self.mouse_down(event)
				elif event.type == pygame.MOUSEBUTTONUP:
					self.mouse_up(event)
					

				
								
						
						
		self.message("Game ends, result \""+str(game.final_result) + "\"")
		time.sleep(1)

		# Wake up anyone who is sleeping
		self.cond.acquire()
		self.cond.notify()
		self.cond.release()

		pygame.quit() # Time to say goodbye

	# Mouse release event handler
	def mouse_up(self, event):
		if event.button == 3:
			with self.lock:
				self.state["overlay"] = None
		elif event.button == 2:
			with self.lock:
				self.state["coverage"] = None	

	# Mouse click event handler
	def mouse_down(self, event):
		if event.button == 1:
			m = [event.pos[i] / self.grid_sz[i] for i in range(2)]
			if isinstance(game, GameThread):
				with game.lock:
					p = game.state["turn"]
			else:
					p = None
					
					
			if isinstance(p, HumanPlayer):
				with self.lock:
					s = self.board.grid[m[0]][m[1]]
					select = self.state["select"]
				if select == None:
					if s != None and s.colour != p.colour:
						self.message("Wrong colour") # Look at all this user friendliness!
						time.sleep(1)
						return
					# Notify human player of move
					self.cond.acquire()
					with self.lock:
						self.state["select"] = s
						self.state["dest"] = None
					self.cond.notify()
					self.cond.release()
					return

				if select == None:
					return
						
					
				if self.state["moves"] == None:
					return

				if not m in self.state["moves"]:
					self.message("Illegal Move") # I still think last year's mouse interface was adequate
					time.sleep(2)
					return
						
				with self.lock:
					if self.state["dest"] == None:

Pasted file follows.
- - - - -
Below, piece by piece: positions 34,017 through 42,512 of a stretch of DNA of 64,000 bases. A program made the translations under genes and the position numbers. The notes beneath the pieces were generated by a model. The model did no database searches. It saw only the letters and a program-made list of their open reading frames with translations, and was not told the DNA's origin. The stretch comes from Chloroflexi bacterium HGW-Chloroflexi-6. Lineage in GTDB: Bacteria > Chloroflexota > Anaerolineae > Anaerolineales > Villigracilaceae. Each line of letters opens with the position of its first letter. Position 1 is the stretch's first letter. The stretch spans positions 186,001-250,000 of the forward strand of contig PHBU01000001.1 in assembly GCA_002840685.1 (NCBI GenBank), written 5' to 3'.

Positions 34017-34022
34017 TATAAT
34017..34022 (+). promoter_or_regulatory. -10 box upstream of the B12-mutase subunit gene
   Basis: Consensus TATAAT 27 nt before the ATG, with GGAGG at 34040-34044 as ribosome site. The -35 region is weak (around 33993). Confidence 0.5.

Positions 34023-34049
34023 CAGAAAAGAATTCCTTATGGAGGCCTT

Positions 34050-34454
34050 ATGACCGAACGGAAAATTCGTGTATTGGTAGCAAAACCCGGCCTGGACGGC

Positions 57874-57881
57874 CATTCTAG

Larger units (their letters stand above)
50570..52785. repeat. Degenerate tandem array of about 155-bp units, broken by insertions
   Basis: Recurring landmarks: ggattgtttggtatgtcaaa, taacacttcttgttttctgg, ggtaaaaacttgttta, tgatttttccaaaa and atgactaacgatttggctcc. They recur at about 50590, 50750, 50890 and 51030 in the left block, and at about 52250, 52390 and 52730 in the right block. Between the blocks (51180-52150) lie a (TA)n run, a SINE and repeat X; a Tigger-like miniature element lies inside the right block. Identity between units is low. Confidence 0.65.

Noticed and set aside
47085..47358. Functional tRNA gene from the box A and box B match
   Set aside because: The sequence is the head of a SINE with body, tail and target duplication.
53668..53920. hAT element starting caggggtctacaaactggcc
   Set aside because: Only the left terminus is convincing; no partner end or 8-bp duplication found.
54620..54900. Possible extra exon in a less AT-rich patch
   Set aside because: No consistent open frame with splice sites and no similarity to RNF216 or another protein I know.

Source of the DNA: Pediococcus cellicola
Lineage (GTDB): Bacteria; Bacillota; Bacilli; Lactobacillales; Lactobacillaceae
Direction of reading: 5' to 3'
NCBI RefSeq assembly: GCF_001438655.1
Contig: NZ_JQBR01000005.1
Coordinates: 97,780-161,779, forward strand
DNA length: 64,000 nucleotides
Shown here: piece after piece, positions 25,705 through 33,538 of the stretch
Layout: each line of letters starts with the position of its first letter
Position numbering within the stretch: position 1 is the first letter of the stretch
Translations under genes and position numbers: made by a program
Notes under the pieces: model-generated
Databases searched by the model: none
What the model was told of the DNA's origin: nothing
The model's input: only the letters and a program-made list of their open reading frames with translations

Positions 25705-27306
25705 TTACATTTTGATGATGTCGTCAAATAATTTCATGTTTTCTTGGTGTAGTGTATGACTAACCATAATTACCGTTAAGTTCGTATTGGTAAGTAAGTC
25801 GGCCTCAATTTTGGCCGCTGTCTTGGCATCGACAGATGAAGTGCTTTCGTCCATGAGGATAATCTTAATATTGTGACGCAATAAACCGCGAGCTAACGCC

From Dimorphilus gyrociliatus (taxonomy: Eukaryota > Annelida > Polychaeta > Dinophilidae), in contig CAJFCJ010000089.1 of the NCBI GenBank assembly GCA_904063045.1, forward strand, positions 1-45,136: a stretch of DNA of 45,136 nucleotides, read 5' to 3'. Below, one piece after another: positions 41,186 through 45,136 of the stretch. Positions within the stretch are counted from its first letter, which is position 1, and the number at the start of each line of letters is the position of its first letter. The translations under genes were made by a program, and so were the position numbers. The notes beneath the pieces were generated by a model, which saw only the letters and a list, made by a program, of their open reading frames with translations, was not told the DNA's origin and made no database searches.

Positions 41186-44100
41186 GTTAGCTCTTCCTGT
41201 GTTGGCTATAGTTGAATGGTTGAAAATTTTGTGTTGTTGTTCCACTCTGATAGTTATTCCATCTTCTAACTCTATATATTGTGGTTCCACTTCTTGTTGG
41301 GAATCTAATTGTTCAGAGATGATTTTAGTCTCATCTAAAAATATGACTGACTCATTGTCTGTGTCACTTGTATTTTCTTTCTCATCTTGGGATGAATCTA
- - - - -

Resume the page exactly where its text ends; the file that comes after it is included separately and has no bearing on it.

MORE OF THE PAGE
self.cond.acquire()
						self.state["dest"] = m
						self.state["select"] = None
						self.state["moves"] = None
						self.cond.notify()
						self.cond.release()
		elif event.button == 3:
			m = [event.pos[i] / self.grid_sz[i] for i in range(len(event.pos))]
			if isinstance(game, GameThread):
				with game.lock:
					p = game.state["turn"]
			else:
				p = None
					
					
			if isinstance(p, HumanPlayer):
				with self.lock:
					self.state["overlay"] = self.board.probability_grid(self.board.grid[m[0]][m[1]])

		elif event.button == 2:
			m = [event.pos[i] / self.grid_sz[i] for i in range(len(event.pos))]
			if isinstance(game, GameThread):
				with game.lock:
					p = game.state["turn"]
			else:
				p = None
			
			
			if isinstance(p, HumanPlayer):
				with self.lock:
					self.state["coverage"] = self.board.coverage(m[0], m[1], None, self.state["select"])
				
	# Draw the overlay
	def overlay(self):

		square_img = pygame.Surface((self.grid_sz[0], self.grid_sz[1]),pygame.SRCALPHA) # A square image
		# Draw square over the selected piece
		with self.lock:
			select = self.state["select"]
		if select != None: